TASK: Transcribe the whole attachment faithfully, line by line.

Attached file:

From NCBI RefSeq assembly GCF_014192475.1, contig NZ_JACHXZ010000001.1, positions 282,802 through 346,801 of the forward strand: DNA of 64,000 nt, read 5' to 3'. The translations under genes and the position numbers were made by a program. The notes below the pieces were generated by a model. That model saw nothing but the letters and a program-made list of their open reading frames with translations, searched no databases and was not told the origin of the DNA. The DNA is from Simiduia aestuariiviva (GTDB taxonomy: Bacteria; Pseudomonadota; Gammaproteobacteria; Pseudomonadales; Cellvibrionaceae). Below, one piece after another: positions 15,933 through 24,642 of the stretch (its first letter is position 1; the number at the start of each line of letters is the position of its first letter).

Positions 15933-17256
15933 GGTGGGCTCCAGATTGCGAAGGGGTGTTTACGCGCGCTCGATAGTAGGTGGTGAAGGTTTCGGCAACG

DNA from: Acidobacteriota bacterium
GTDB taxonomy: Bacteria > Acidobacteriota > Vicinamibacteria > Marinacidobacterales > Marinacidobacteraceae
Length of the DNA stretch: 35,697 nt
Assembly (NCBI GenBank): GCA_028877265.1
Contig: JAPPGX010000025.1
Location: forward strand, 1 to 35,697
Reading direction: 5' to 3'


From NCBI RefSeq assembly GCF_014192475.1, contig NZ_JACHXZ010000001.1, positions 282,802 through 346,801 of the forward strand: DNA of 64,000 nt, read 5' to 3'. The translations under genes and the position numbers were made by a program. The notes below the pieces were generated by a model. That model saw nothing but the letters and a program-made list of their open reading frames with translations, searched no databases and was not told the origin of the DNA. The DNA is from Simiduia aestuariiviva (GTDB taxonomy: Bacteria; Pseudomonadota; Gammaproteobacteria; Pseudomonadales; Cellvibrionaceae). Below, one piece after another: positions 15,933 through 24,642 of the stretch (its first letter is position 1; the number at the start of each line of letters is the position of its first letter).

Positions 15933-17256
15933 GGTGGGCTCCAGATTGCGAAGGGGTGTTTACGCGCGCTCGATAGTAGGTGGTGAAGGTTTCGGCAACG

DNA from: Acidobacteriota bacterium
GTDB taxonomy: Bacteria > Acidobacteriota > Vicinamibacteria > Marinacidobacterales > Marinacidobacteraceae
Length of the DNA stretch: 35,697 nt
Assembly (NCBI GenBank): GCA_028877265.1
Contig: JAPPGX010000025.1
Location: forward strand, 1 to 35,697
Reading direction: 5' to 3'